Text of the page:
I thought this a cool post in how it show him taking his personal interest and using that as a drive to get working on a Windows 8 app. And while I'm  a GoodReads guy, I still thought this post very interesting and useful. I mean I'm going to building a Win 8 app one of these days (no, really... um... really...) and I'd much rather learn from those who have gone before.

Thursday, June 28, 2012

PowerShell, SQLite and Google Drive [Oh my]

System Forensics - Powershell, SQLite and Google Drive

"I have been reading a lot about Microsoft’s Powershell lately because I am trying to automate some tasks at the office. It’s hard to beat their Active Directory modules that are integrated with Windows 7 and Windows Server 2008 R2.

While performing a bit of research I came across this site: http://psqlite.codeplex.com/ It's a module for sqlite and powershell. According to the website it, "enables you to use SQLite databases from your PowerShell session by mounting the database as a drive. You can then use the standard provider cmdlets to perform CRUD operations on the database tables and records."

This was interesting for a few reasons. First, and as many of the readers know, SQLite is used a lot and as computer forensic analysts/incident responders we come across SQLite databases quite frequently. Applications such as Google Chrome, Google Drive, Firefox, and Dropbox all use SQLite databases.

I will walk you through the installation of the SQLite Powershell Provider module, and we will also take a look at some basic examples by extracting information from a SQLite database, which is used by Google’s new cloud storage solution, Google Drive.

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CodePlex - SQLite PowerShell Provider

The SQLite PowerShell Provider enables you to use SQLite databases from your PowerShell session by mounting the database as a drive. You can then use the standard provider cmdlets to perform CRUD operations on the database tables and records.

The provider supports both persistent (on-disk) and transient (memory-only) SQLite databases. In addition, the provider is transaction-aware.

For more information and examples, please refer to the User's Guide in the Documentation.

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With the recent excitement around SQLite in the Microsoft sphere (with last week's announcement of it being ported/supported on Windows 8 and Windows Phone 8) when I saw this I knew I had to share it. While this post isn't about the Win8 port, it is about how you can use PowerShell to work with your SQLite DB's, which I'm guess there's going to be allot of in the coming months.

Is this project active? The SQLite Provider 1.1 (beta) was just released Monday (June 25, 2012)...

With my EDD/ESI hat on, I also liked how this post also helped us spelunk the Google Drive SQLite DB.

Monday, September 22, 2008

SQLite for ADO.Net 1.0.59.0 Released

ADO.NET 2.0 Provider for SQLite - 1.0.59.0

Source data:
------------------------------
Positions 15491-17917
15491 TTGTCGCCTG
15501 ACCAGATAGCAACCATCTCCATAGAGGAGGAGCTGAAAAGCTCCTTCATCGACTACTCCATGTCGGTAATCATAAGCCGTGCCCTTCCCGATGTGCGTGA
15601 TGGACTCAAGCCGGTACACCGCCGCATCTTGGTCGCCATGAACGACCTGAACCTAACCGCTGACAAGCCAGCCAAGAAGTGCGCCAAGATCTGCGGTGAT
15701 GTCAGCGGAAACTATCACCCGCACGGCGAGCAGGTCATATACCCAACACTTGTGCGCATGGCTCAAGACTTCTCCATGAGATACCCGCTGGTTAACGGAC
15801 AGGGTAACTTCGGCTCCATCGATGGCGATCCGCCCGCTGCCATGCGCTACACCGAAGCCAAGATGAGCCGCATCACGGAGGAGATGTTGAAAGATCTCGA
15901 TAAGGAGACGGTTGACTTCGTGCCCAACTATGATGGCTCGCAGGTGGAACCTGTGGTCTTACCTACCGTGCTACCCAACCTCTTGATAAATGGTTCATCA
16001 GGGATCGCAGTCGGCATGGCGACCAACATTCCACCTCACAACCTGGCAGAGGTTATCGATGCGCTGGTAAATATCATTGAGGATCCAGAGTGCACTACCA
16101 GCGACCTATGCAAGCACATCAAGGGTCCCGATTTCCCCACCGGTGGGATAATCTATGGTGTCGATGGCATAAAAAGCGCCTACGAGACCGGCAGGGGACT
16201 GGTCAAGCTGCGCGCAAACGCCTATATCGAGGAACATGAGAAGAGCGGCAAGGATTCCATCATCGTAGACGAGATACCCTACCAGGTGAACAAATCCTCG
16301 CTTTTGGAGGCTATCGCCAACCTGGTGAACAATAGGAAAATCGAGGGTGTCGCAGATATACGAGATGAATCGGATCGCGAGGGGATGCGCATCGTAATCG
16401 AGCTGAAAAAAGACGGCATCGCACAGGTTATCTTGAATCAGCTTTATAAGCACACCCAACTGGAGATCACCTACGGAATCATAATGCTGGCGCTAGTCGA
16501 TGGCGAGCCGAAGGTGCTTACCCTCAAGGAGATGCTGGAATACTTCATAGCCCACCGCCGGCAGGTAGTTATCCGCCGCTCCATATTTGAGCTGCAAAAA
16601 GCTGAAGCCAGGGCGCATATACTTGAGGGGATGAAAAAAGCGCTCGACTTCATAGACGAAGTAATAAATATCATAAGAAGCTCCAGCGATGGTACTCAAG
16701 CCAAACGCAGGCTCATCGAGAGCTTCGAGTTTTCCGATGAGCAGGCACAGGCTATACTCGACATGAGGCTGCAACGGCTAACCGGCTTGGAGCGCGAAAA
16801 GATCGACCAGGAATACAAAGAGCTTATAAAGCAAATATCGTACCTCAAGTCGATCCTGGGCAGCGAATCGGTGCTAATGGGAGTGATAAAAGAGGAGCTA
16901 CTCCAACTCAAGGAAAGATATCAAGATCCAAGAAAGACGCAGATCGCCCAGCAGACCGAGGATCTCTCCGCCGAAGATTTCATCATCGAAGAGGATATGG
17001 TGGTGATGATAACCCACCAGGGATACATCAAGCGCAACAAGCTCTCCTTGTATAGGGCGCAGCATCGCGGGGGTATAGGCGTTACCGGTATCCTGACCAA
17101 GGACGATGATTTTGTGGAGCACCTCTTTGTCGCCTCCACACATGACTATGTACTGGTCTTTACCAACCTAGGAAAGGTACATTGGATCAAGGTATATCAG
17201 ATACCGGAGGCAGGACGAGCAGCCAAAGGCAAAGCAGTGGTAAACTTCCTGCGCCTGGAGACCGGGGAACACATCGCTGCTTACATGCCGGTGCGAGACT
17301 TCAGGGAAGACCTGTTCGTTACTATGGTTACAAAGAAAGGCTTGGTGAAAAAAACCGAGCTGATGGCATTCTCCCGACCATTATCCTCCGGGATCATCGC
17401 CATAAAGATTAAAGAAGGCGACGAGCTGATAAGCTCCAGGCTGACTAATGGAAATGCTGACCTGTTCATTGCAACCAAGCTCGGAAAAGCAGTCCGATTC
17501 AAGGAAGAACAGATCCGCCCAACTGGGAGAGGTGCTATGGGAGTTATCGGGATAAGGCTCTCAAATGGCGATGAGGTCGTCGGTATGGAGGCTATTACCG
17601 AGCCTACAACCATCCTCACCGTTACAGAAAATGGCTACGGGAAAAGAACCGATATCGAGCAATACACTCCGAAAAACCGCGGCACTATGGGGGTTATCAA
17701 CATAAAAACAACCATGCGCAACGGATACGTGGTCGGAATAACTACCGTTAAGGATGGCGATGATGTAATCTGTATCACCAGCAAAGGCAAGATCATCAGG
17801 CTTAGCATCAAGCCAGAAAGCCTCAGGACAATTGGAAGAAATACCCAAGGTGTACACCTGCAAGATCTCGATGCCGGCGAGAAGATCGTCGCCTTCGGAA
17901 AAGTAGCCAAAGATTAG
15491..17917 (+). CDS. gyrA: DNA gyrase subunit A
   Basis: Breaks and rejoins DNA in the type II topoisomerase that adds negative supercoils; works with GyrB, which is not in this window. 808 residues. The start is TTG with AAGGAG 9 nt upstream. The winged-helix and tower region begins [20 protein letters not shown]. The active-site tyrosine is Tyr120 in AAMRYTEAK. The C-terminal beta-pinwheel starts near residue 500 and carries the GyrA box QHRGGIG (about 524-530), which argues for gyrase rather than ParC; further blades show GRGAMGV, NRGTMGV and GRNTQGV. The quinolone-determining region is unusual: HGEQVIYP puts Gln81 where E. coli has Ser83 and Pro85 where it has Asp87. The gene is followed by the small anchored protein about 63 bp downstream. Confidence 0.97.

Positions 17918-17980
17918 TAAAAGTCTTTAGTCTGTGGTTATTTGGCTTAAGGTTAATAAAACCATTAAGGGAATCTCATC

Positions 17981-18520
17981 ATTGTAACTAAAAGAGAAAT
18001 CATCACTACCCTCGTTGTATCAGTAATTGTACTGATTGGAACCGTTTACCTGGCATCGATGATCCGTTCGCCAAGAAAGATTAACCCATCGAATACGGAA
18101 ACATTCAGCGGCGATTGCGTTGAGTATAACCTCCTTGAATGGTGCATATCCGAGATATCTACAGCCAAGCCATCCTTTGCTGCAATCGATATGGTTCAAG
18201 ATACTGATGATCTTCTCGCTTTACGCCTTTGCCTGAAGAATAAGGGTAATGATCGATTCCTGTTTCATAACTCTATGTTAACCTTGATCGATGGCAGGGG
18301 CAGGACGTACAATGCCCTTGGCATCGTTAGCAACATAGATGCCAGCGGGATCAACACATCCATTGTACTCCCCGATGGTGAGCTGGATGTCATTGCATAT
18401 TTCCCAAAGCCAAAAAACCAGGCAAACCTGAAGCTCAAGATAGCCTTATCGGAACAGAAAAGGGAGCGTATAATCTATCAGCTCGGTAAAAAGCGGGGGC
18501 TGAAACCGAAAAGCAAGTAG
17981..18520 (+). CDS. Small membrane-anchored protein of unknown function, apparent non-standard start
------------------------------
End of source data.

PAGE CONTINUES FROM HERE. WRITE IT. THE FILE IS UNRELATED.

“Code merge with SQLite 3.6.3. Solves a couple different EF issues that were either giving inconsistent results or crashing the engine. Fixed the parsing of literal binaries in the EF SqlGen code. SQLite now passes nearly all the testcases in Microsoft's EF Query Samples application -- the exception being the datetimeoffset and time constants tests, and tests that use the APPLY keyword which are unsupported for now. Revamped the Compact Framework mixed-mode assembly. Tired of playing cat and mouse with the Compact Framework's support for mixed-mode assemblies. The CF build now requires that you distribute both the System.Data.SQLite library and the paired SQLite.Interop.XXX library. The XXX denotes the build number of the library. Implemented a workaround for Vista's overzealous caching by turning off FILE_FLAG_RANDOM_ACCESS for OS versions above XP. This is implemented as a custom (default override) VFS in the interop.c file, so no changes are made to the SQLite source code. Fixed some registry issues in the designer install.exe, which prevented some design-time stuff from working on the Compact Framework when .NET 3.5 was installed.

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System.Data.SQLite (An open source ADO.NET provider for the SQLite database engine)

System.Data.SQLite is the original SQLite database engine and a complete ADO.NET 2.0 provider all rolled into a single mixed mode assembly.  It is a complete drop-in replacement for the original sqlite3.dll (you can even rename it to sqlite3.dll).  Unlike normal mixed assemblies, it has no linker dependency on the .NET runtime so it can be distributed independently of .NET.

Here is a brief overview of its features:

Complete ADO.NET 2.0 Implementation
The provider was written from scratch on VS2005/2008 specifically for ADO.NET 2.0, using all the most recent changes to the ADO.NET framework.  That includes full DbProviderFactory support, automatic distributed transaction enlistment, connection pooling, extensive schema support, Entity Framework support and more.

Supports the Full and Compact .NET Framework as well as native C/C++
Whether you're programming in .NET or straight C/C++ on the desktop or a mobile device, we've got a build for you.

Mono support